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Medical Experts to Governor Cuomo May 29FINAL

Medical Experts to Governor Cuomo May 29FINAL

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Published by Jon Campbell
Letter
Letter

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Published by: Jon Campbell on May 30, 2014
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06/02/2014

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May 29, 2014 The Honorable Andrew M. Cuomo Governor of New York State  NYS State Capitol Building Albany, NY 12224 Acting Health Commissioner Howard A. Zucker   New York State Department of Health Corning Tower Empire State Plaza, Albany, NY 12237 Dear Governor Cuomo and Acting Health Commissioner Zucker, We, the undersigned physicians, nurses, researchers and public health professionals, write to update you on the alarming trends in the data regarding the health and community impacts of drilling and fracking for natural gas. The totality of the science
 — 
which now encompasses hundreds of peer 
 – 
reviewed studies (Physicians Scientists & Engineers for Healthy Energy (PSE), 2014) and hundreds of additional reports and case examples
 — 
shows that permitting fracking in  New York would pose significant threats to the air, water, health and safety of New Yorkers. At the same time, new assessments from expert panels also make clear that fundamental data gaps remain and that the best imaginable regulatory frameworks fall far short of protecting our health and our environment. Concerned both by the rapidly expanding evidence of harm and by the uncertainties that remain, we urge you to adopt a concrete moratorium of at least three to five years while scientific and medical knowledge on the impacts of fracking continues to emerge. Many of us have previously submitted official comments that highlight various studies and data that raise a range of concerns about impacts to public health. In light of such concerns, New York has wisely maintained a
de facto
 moratorium. However, since the close of the last public comment period, the body of scientific studies has approximately doubled in size. Moreover, the  pace at which studies are emerging has accelerated: the number of studies on the health effects of fracking published in the first few months of 2014 exceed the sum total of those published in 2011 and 2012 combined. (Mobbs, 2014). All together, these new data reinforce the earlier evidence, reveal additional health problems associated with drilling and fracking operations, and expose intractable, irreversible problems. They also make clear that the relevant risks for harm have neither been fully identified nor adequately assessed. While the scope of concerns and new information is far greater than this letter can accommodate, trends in the data include the following:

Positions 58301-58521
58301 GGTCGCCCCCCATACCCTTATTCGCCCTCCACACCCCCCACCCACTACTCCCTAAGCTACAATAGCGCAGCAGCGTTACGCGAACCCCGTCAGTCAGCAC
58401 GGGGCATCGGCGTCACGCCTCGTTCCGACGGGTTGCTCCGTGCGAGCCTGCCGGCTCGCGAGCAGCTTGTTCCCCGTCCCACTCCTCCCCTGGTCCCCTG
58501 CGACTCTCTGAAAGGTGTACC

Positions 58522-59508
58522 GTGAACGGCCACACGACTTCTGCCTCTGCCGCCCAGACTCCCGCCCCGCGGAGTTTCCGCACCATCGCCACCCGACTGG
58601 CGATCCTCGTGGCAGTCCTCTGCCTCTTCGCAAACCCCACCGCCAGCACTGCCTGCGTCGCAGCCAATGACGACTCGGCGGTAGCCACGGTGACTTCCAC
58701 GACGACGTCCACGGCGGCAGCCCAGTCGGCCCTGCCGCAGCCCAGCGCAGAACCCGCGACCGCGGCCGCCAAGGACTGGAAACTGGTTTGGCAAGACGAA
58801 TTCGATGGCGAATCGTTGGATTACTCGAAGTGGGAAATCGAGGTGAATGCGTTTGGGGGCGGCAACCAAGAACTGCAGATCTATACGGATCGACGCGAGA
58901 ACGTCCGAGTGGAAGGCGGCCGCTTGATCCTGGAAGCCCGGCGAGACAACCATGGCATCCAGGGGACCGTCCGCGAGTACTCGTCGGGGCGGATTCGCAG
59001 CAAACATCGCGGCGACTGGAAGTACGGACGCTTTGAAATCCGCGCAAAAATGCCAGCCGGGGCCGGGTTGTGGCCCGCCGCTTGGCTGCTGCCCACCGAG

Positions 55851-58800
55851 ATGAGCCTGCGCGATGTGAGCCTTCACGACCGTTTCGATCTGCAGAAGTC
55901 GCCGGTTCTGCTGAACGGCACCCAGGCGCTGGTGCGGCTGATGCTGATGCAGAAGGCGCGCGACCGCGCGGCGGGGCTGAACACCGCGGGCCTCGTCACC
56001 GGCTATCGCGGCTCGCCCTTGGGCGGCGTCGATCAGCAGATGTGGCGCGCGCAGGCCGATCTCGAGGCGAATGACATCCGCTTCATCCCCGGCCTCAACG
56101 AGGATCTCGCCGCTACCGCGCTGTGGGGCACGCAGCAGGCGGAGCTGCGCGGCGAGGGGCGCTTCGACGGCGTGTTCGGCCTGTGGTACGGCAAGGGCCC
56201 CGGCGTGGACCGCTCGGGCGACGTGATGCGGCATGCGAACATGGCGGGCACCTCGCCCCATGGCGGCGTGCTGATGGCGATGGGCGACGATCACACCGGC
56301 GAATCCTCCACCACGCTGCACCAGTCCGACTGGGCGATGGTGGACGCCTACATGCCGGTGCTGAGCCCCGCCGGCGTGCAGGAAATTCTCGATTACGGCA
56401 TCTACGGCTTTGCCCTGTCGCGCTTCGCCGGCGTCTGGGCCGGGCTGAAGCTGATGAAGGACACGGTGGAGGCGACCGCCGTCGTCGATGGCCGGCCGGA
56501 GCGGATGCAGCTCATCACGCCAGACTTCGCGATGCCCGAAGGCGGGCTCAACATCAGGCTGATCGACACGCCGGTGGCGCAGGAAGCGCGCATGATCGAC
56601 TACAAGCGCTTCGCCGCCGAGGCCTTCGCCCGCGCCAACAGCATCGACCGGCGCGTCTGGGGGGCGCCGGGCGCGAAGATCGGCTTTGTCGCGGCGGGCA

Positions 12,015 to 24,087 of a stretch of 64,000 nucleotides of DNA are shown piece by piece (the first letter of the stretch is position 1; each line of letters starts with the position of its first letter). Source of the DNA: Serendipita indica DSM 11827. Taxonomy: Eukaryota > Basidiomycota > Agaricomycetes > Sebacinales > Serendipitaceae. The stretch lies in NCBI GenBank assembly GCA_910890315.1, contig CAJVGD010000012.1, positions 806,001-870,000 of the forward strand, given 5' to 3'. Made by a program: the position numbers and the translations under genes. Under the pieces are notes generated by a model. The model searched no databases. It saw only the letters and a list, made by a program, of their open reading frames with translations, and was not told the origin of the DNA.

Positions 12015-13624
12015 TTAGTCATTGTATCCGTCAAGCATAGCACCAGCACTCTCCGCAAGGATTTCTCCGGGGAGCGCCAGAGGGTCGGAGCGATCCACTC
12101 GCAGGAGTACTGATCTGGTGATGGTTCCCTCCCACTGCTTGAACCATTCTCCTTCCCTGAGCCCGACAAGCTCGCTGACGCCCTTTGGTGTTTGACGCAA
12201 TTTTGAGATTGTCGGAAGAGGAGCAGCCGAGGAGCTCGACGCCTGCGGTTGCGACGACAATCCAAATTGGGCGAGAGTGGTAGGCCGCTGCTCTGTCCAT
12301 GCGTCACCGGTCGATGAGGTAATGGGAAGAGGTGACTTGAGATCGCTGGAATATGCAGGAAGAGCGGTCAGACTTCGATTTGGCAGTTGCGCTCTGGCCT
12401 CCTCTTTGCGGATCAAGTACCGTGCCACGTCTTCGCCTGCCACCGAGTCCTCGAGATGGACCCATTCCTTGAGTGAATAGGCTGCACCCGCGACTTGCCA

Evidence linking water contamination to fracking
 – 
related activities is now indisputable.
An investigation by the Associated Press has confirmed cases of water contamination in Pennsylvania, Ohio, West Virginia, and Texas (Begos, 2014).
 
Fracking-related contaminants detected in water sources within the last twelve months include methane (Jackson et al., 2013),
 
 2
Reviewing the entirety of the evidence, the Council of Canadian Academies concluded, “
A common claim. . . is that hydraulic fracturing has shown no verified impacts on groundwater. Recent peer-reviewed literature refutes this claim and also indicates that the main concerns are for longer term cumulative impacts that would generally not yet be evident and are difficult to  predict reliably. . . . The most important questions concerning groundwater contamination from shale gas development are not whether groundwater impacts have or will occur,  but where and
when they will occur. . . ”
The structural integrity of wells can fail. These failures are common, unavoidable, and
 
increase over time as wells age and cement and casings deteriorate.
According to industry data, five percent of wells leak immediately; more than half leak after 30 years (Brufatto et al., 2003). Data from the Pennsylvania Department of Environmental Protection show a 6 to 7 percent failure rate for new wells drilled in each of the past three years. The consequences of gas leaks include risk of explosion, drinking water contamination, and seepage of raw methane into the atmosphere where it acts as a powerful greenhouse gas (Ingraffea, 2013). Drilling and fracking contribute to loss of well integrity. Drilling creates microfractures in the surrounding rock that cement cannot fill and so opens pathways for the upward migration of liquids and gases. Additionally, high pressure from repeated fracturing can deform cement, further raising the risk of leakage. Age-related shrinkage and deterioration cause cement to pull away from the surrounding rock, reduce the tightness of the seal, thus opening potential  portals for contamination. According to one expert panel,